12/02/2005 1:00AM

Backstretch morning a distinctly chilly scene


STICKNEY, Ill. - At 6:56 a.m. on Friday morning at O'Hare airport, the temperature was 14 degrees, the wind was out of the west at a brisk 12 miles per hour - with an emphasis on brisk. Twenty-four miles away, at Hawthorne Race Course, people were not just outside in the cold, they were outside riding horses around in the cold.

Nobody notices winter racing at a northern venue more than exercise riders. Their job does not change just because flesh is getting stuck to metal, and the infield lagoon is begging for a backstretch ice hockey league.

Riders who come to Arlington for the summer before disappearing south before the leaves turn tend to ask year-rounders the same question.

"Almost everybody wants to know how you can handle the winter," said Max Quinonez, an exercise rider for Hawthorne trainer Jerry Gryczewski, and a member of the gate crew here. "I handle it real good."

Quinonez resides in the camp that lives comfortably with the cold. He used to work in Florida, and said he prefers cold winters to humid weather. But there is a faction that has not yet learned to bear up.

"Yeah, it was cold today," trainer Chris Richard said at noon Friday, adding a couple of choice adjectives. "I was not happy."

Richard is from Lake Charles, La., and is spending his first winter at Hawthorne only months after taking out his trainer's license. He does not currently employ a gallop rider, and gets on about 10 horses every morning.

"My feet and my hands were totally numb after the first set," said Richard.

Richard said he has purchased high-end winter gear, $40 gloves, insulated pants - the works. "It helps, but it's still cold. I've got every advanced piece of technology on my body, and I'm still cold."

Phil Kasperski, who works now for his brother, trainer Joe Kasperski, has been galloping here for 19 years. Friday morning, he wore a T-shirt, a thermal undershirt, a turtleneck, a sweatshirt, another T-shirt, and his riding vest out. He dons heavy scuba gloves, pulls a face mask over his head, and puts on ski goggles.

"I'm covered," Kasperski said. "The first horse I work, my hands might be cold, but after that I'm good."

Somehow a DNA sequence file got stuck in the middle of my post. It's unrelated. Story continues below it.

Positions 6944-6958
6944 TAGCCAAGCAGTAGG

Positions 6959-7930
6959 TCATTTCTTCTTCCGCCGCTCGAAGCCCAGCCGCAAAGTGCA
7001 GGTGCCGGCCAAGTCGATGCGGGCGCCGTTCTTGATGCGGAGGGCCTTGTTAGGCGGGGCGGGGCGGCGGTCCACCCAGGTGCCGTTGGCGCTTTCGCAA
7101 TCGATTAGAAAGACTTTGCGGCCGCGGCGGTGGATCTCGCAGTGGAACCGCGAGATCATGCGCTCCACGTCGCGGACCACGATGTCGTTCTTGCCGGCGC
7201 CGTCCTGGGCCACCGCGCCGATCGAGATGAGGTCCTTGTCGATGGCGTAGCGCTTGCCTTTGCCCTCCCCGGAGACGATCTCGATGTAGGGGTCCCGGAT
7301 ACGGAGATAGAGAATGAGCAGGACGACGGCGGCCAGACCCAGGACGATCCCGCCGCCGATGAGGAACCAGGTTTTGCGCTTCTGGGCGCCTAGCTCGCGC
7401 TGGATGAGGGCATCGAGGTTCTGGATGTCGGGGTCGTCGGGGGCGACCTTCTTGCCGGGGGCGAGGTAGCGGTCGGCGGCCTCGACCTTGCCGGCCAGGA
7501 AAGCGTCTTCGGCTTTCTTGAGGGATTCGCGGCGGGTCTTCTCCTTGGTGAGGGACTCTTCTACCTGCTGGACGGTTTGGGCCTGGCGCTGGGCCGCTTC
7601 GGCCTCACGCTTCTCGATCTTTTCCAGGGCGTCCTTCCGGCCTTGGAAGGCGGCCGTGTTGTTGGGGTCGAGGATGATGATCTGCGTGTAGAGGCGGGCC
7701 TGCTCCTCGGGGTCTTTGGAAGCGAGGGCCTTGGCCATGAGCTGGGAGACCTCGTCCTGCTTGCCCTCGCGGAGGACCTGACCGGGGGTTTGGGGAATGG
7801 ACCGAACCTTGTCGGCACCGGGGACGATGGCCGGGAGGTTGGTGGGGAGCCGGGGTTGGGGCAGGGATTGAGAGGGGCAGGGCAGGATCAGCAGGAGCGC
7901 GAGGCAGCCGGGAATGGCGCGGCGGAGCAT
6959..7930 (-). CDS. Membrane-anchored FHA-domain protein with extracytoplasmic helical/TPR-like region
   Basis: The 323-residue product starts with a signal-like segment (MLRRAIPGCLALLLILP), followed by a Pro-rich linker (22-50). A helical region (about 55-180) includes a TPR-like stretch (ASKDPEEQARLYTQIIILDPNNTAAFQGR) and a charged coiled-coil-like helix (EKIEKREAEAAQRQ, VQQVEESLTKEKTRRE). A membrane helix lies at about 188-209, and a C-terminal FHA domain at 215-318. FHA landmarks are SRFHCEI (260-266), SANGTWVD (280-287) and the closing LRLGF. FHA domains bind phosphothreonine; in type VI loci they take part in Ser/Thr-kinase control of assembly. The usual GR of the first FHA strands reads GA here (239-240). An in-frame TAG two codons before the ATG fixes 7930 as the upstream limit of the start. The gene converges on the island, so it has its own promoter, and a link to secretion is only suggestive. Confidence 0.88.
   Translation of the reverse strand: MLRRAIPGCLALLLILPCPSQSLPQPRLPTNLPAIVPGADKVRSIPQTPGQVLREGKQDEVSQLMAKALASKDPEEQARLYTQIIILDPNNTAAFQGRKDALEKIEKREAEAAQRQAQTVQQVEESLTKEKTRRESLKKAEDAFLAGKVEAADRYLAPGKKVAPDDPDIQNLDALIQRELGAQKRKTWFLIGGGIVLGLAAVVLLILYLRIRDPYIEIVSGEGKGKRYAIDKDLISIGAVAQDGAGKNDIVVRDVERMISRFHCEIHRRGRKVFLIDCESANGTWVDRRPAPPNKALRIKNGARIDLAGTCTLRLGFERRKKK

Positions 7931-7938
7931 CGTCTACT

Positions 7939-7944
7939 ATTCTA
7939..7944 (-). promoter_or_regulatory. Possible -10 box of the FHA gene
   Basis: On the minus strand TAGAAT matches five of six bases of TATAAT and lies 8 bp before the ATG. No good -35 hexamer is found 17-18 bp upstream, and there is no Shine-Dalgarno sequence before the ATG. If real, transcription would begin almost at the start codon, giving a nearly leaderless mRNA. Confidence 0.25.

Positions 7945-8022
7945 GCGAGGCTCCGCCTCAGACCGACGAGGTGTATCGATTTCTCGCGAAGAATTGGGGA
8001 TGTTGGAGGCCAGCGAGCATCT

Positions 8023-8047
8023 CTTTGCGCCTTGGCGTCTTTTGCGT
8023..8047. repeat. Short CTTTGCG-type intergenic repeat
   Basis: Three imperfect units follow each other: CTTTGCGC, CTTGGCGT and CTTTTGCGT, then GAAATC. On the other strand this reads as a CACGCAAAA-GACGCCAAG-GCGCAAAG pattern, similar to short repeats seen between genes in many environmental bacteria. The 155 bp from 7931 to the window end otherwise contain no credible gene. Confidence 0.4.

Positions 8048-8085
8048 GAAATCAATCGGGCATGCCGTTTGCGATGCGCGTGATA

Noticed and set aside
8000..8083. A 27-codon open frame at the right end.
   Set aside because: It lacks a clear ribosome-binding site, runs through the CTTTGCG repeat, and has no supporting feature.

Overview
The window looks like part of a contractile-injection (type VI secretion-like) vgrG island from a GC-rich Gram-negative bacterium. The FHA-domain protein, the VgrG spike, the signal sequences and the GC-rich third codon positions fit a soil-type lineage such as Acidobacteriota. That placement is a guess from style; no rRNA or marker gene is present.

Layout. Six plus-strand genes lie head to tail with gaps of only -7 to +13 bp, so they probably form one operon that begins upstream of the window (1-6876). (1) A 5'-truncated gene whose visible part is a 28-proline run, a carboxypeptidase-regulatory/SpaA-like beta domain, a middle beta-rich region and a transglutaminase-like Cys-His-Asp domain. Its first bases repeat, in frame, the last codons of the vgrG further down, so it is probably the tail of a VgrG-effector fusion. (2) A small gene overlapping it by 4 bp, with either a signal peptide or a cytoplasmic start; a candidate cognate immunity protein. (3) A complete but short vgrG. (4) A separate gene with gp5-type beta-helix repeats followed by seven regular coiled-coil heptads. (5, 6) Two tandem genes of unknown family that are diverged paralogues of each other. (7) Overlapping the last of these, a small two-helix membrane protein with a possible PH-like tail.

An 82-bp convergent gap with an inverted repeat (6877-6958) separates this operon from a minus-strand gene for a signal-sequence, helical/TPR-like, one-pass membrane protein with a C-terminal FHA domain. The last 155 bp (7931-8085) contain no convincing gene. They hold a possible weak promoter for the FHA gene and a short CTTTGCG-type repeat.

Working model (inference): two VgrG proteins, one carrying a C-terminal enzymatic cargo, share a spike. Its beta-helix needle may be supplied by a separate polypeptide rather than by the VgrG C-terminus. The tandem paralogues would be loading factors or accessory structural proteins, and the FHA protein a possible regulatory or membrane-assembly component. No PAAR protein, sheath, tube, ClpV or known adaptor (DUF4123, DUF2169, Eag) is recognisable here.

Out on the track, Kasperski sees newcomers to the circuit shiver and ache. "What I say to people is, 'Welcome to Chicago racing.' "

Public slow to warm to Celluloid Hero

Hugh Robertson is one of the better-known Chicago horse trainers, and his horses, especially young ones in maiden and allowance races, tend to be bet accordingly. But most of the betting public has not participated in the two-race win streak put together by the 2-year-old colt Celluloid Hero. Celluloid Hero broke slowly and finished a distant fifth in his career debut Oct. 15 at Hawthorne, and a month later he won a maiden sprint race at 9-1. Wednesday, in an entry-level allowance race with a $50,000 claiming option, Celluloid Hero was almost completely dismissed, going off at 21-1, and he won again, showing better speed and prevailing by three-quarters of a length in a fairly fast race.

"I don't know how they let him go off that high," said Robertson. "I don't bet much, but I even threw a few dollars on him. I liked him all the time. I always thought he was my best 2-year-old this year."

Celluloid Hero can run: Robertson thinks he could turn out to be a stakes horse, and will improve once he starts racing around two turns. For now, he is best-known for his personality.

"We call him widow-maker, he's hurt so many people," Robertson said. "He's settled down some now, but he was real bad. We finally castrated him after he hurt a couple boys. He wasn't mean, but he was absolutely terrible out on the racetrack. You just never knew what he was going to do. That's why we run him in those full cup blinkers and the shadow roll."

Plans aren't certain yet for Celluloid Hero. Robertson said he could go to Oaklawn Park if he progresses off this week's race.

Alternatives in feature

There are nine in Sunday's featured eighth race, a second-level allowance at 6 1/2 furlongs. Wise Diplomat has been second by a neck or less three times at this class level.

He may break through this time at a short price, but there are other alternatives, like Angelic Morgan L., Frenchburg, and even Pentelicus Dance, a filly facing males.